Ever sit on your couch and watch a PGA player scorch a ball under a sprawling tree so hard and fast that it makes you drop your Skittles all over the floor? Well now you can hit that punch-shot too.
Why you need it
The punch flies with a piercing, lower-than-normal trajectory that, amazingly, stops with more spin than a shot hit with your standard full swing.
When to play it
The classic punch-shot situation is into a headwind. The lower trajectory allows your ball to maintain its flight pattern without ballooning and falling short of your target.
How to do it
You can hit a punch shot with any iron in your bag. (Plan for a loss in distance equal to one club.) Your primary goal is to get your clubface as square to your target as possible at impact with your weight firmly on your left side. It's a 3/4 swing, which is much easier to produce than a full one. Here are the specifics to keep your ball low when you have to.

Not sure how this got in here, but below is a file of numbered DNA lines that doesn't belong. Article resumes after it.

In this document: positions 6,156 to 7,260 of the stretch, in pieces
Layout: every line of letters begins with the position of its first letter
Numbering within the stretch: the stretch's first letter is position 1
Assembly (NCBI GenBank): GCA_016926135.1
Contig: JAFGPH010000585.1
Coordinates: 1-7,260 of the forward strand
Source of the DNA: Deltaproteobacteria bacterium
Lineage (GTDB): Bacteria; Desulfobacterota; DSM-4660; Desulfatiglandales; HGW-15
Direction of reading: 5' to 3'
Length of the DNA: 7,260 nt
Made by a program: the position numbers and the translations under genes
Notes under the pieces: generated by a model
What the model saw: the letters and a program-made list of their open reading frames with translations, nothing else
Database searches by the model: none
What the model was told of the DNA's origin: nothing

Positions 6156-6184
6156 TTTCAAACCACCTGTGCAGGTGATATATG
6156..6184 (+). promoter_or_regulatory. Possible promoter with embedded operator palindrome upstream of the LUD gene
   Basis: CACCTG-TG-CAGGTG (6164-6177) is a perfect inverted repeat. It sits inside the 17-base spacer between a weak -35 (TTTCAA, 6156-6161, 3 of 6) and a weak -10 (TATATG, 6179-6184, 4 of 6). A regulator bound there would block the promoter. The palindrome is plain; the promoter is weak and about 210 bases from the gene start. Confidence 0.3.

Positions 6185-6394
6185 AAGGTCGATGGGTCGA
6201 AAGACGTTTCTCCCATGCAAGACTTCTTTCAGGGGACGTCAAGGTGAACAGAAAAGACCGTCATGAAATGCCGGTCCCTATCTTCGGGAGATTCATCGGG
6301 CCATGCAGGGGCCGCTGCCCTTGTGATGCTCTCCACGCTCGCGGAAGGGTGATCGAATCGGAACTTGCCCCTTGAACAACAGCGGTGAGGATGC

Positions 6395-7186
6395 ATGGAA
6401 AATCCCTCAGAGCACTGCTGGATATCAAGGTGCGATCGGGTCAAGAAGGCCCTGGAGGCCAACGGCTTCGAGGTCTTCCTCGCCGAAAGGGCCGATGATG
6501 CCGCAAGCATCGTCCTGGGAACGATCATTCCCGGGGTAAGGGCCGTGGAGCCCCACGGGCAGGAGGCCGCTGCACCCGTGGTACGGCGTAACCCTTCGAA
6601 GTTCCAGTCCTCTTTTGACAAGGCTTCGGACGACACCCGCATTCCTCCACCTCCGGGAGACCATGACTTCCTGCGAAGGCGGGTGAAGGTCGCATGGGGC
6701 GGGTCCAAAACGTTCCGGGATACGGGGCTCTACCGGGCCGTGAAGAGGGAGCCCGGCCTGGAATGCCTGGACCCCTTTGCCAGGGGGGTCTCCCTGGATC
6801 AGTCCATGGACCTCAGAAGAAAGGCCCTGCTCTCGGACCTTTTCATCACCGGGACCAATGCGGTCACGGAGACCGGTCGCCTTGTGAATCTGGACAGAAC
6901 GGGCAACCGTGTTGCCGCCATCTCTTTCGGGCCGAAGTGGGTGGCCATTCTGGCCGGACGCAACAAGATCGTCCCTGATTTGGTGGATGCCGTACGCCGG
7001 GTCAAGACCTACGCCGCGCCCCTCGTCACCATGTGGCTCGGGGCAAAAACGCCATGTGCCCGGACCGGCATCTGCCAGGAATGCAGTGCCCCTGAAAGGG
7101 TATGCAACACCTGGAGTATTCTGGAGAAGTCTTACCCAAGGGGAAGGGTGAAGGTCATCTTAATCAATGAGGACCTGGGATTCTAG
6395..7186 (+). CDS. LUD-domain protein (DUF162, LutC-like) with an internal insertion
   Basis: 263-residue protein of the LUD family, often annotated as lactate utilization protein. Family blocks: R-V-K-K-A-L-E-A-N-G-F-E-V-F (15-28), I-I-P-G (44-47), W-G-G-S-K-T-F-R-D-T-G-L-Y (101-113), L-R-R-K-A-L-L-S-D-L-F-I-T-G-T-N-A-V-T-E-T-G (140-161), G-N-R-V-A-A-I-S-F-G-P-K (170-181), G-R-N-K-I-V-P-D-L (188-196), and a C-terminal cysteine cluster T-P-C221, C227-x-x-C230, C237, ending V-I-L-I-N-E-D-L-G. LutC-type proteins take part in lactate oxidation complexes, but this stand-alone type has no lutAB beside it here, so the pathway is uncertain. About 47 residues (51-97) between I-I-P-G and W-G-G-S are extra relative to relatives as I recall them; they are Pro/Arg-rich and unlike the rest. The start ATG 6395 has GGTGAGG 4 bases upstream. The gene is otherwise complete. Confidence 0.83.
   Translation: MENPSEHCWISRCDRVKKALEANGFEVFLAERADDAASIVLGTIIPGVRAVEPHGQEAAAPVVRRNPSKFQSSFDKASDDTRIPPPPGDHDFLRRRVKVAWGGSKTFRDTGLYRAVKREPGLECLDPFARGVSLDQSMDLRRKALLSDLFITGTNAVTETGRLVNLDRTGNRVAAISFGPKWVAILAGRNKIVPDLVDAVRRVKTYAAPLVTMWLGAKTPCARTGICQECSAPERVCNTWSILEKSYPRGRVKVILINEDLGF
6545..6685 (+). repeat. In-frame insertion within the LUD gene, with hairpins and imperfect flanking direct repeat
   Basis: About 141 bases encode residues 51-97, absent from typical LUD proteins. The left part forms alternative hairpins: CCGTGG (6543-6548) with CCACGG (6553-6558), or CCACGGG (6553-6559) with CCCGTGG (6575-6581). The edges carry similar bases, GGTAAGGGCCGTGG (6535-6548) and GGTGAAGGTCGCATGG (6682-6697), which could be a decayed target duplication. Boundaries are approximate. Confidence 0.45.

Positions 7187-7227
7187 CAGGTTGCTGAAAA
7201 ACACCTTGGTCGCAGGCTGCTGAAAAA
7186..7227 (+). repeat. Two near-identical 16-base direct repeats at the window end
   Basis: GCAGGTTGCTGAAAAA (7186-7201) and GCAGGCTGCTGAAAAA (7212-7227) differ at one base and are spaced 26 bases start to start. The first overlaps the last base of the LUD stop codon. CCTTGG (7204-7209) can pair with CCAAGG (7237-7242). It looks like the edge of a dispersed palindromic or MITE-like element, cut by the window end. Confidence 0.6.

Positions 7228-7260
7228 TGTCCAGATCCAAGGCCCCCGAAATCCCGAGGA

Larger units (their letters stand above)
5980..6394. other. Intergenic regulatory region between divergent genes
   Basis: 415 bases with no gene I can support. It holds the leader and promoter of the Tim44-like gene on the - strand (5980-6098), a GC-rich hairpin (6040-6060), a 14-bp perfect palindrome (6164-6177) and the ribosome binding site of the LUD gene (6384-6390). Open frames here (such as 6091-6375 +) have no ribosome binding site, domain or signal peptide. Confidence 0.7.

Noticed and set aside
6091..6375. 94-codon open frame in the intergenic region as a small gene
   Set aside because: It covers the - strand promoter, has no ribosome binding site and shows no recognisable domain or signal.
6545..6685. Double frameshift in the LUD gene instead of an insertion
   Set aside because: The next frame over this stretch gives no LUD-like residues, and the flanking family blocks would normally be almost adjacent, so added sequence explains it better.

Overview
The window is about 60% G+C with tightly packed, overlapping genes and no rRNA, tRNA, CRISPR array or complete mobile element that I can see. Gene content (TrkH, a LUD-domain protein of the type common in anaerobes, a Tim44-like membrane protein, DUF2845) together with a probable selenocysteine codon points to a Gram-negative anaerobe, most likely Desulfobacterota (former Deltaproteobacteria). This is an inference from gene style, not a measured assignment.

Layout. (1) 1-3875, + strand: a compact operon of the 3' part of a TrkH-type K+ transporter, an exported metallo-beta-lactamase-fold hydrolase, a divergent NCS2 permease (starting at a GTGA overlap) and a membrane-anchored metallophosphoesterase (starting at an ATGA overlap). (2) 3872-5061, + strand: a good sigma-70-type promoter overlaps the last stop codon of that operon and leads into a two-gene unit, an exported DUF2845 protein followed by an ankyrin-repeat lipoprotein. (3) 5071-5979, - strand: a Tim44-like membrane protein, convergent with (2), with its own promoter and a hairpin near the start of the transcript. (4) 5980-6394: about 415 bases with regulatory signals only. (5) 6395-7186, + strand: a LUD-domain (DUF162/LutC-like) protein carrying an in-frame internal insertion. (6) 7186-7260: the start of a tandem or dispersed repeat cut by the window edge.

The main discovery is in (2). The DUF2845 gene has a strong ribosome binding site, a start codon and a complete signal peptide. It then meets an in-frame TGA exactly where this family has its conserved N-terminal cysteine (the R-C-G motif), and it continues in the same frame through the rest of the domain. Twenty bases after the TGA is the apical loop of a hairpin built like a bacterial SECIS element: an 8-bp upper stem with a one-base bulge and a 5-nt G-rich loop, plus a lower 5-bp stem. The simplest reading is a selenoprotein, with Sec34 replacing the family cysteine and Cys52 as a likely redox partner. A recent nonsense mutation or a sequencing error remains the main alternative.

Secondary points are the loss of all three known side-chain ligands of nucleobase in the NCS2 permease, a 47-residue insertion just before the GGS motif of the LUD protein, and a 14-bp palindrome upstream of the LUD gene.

Play the ball slightly back of center and forward press your hands so they're in line with your left thigh. Pre-set about 70 percent of your weight on your front foot.
Make a 75 percent backswing with a tiny shift of weight to your right foot. On the downswing, use the big muscles of your hips and torso to turn back toward the target. Don't get handsy! Keep your left wrist firm at impact, with your hands ahead of your clubhead (just like at address). Keep your clubhead low to the ground after impact. This ensures that your left wrist will lead the way through the hitting zone.
Try This Drill
To make sure your weight is forward at impact (a priority when playing a punch), get into your address position and raise your right heel. Now make your swing. Swinging with your right heel off the ground will stop you from overshifting your weight to your right side on the backswing and help you keep more of it on your forward foot at impact. You can even use this drill for your practice swing prior to playing a punch shot on the course.